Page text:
Betting wine for football – edition XLI

With the Super Bowl looming on February 4, some wine geeks may be wondering what to drink during the event — while others may be wondering how they can win some wine.

Betting and sports have a long (March Madness) but limited (Nevada) tradition in the US. But it is only thanks to Las Vegas we have an indication of what the odds are of one team winning over another. The most common indicator is the “spread” or number of point margin of victory of one team over another. In this year’s Super Bowl XLI the Indianapolis Colts are the favorite by seven points over the Chicago Bears.

Thus a fan of the Bears could take seven points, see her team lose 21-17 but still win on the bet. You win while the team loses. This suboptimal outcome means that your bet is not aligned with your enthusiasm for the team.

I put this puzzle to my friend who writes about sports on and he advised me of the “moneyline,” which awards different values to bets while not offering any point spread. Thus if your team wins, you win the wager. The moneyline for the Superbowl is Indianapolis -240 and Chicago +200. That means that to place a $240 wager on the Colts in Las Vegas would win back your original wager plus $100. A $100 bet on the Bears would yield the original wager plus $200.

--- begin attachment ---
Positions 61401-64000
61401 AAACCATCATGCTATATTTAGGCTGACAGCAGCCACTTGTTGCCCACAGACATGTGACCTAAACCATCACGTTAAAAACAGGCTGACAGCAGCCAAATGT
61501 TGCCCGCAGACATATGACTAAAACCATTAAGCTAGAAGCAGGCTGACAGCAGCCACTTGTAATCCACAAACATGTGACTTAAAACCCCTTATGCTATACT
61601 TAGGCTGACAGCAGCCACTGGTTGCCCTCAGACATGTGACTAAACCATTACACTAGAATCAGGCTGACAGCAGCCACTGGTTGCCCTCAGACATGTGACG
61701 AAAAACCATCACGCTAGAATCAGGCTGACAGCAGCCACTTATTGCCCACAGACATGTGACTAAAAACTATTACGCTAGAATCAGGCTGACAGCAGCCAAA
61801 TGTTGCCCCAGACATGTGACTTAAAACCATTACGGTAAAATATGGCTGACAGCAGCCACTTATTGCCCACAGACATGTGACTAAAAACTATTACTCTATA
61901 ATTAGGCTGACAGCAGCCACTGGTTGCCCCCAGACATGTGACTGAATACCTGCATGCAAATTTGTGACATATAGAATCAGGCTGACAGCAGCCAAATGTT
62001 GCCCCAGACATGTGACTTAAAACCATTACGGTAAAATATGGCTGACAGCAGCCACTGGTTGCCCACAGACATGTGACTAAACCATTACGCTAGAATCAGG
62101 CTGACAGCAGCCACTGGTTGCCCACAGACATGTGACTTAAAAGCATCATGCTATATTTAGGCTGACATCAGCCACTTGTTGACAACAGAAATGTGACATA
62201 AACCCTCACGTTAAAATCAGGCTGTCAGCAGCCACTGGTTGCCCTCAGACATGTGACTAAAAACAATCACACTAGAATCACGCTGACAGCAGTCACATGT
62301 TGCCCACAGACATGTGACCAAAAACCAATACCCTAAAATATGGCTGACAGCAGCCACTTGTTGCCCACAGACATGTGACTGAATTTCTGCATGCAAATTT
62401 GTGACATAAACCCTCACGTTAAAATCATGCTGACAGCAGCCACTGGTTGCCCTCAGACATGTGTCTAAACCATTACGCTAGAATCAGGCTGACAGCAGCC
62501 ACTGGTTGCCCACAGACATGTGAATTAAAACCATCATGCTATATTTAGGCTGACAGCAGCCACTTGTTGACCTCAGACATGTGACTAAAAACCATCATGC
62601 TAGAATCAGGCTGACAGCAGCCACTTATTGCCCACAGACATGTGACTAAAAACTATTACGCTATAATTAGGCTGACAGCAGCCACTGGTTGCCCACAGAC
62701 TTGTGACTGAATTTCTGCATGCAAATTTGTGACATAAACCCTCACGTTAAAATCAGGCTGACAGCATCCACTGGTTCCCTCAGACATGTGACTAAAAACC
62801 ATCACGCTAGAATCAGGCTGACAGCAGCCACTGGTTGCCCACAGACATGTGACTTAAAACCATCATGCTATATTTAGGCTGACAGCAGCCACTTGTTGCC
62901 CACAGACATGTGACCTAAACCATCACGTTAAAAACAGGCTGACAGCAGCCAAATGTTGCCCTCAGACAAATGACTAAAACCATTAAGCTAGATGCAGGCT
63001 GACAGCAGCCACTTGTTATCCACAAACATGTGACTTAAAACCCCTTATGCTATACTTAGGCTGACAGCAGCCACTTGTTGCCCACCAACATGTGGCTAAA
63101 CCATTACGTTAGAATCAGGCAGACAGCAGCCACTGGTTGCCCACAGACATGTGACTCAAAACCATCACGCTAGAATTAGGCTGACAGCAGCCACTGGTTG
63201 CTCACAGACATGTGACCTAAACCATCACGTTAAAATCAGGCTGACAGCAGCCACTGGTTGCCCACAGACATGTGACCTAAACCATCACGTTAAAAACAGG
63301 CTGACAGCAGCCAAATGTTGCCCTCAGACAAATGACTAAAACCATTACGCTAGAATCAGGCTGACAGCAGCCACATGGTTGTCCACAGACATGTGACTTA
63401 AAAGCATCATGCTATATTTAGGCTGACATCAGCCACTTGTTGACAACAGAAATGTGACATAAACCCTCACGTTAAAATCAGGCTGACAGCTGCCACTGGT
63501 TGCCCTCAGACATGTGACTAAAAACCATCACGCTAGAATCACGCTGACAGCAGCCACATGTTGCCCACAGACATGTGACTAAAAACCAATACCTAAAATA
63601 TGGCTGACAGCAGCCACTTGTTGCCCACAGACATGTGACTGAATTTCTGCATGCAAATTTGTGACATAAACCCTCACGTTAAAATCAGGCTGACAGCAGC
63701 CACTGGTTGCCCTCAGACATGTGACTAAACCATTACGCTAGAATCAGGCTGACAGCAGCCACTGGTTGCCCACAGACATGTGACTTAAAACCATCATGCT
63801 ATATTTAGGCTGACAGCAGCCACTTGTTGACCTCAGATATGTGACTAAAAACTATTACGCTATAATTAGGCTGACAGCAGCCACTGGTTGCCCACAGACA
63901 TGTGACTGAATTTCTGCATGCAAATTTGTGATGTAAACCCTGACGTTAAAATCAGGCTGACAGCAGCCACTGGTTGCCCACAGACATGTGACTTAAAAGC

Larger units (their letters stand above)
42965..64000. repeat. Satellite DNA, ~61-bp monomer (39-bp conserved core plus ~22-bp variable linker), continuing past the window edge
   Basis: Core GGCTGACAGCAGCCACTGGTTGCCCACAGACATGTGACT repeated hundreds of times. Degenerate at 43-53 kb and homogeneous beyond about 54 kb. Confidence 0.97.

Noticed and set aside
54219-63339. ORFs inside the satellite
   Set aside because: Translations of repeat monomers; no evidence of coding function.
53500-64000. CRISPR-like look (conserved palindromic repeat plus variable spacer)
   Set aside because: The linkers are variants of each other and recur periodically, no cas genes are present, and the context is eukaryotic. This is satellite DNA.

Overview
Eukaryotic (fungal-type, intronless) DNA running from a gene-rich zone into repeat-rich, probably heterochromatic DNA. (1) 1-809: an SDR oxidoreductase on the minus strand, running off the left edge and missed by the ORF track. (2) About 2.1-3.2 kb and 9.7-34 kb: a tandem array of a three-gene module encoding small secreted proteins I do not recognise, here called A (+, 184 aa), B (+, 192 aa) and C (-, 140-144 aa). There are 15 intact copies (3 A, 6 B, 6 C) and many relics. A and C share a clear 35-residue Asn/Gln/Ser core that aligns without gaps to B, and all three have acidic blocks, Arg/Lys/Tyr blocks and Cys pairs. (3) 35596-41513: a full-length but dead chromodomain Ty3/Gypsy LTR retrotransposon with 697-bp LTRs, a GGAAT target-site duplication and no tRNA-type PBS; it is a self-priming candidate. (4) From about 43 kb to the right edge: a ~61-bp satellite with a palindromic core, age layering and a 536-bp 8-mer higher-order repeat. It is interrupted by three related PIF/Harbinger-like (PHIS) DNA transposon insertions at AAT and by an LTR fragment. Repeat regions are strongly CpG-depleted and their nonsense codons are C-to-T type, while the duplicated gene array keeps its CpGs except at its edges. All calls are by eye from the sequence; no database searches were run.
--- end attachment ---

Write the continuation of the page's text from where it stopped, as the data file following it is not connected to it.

Thus wine geeks who are fans of the Bears could bet a $10 wine with a friend and Indianapolis supporter who would put up a $22 bottle of wine. Say, a Texier Cotes du Rhone 2004 (find this wine) for a Heinrich Mayr-Nusser 02 Lagrein Riserva (find this wine)? Or raise the stakes to double those price points if you are so inclined. But at the end of the day–or football season–the best way to celebrate friendship might just be if you had to drink the bottle together.

Assuming, of course, that you both are over 21 and live in Nevada.

The original version of this post appeared on January 27, 2006.

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4 Responses to “Betting wine for football – edition XLI”

  1. Excellent post. How about a wine that goes well with buffalo wings?

  2. oooh, now that’s a tough call. I’m tempted to reach for zinfandel but I’m afraid that could be too much of a clash on the line of scrimmage. So I’d have to recommend a riesling. The slight sweetness of the Dr. Loosen 2005 will complement the fiery spice of the wings, not confront it. And for $10 a bottle (search for retailers), you still have plenty of room in your budget for beer should you decide to fall back on an old reliable.

  3. […] Related: “Betting wine for football” […]

  4. I teach pairing at a Hudson Valley Winery. In doing a game day food pairing I found most went with various sparkling wines. The wings really paired nicely with a Riesling Sekt by Leonard Kreutsch. Inexpensive and tasty!


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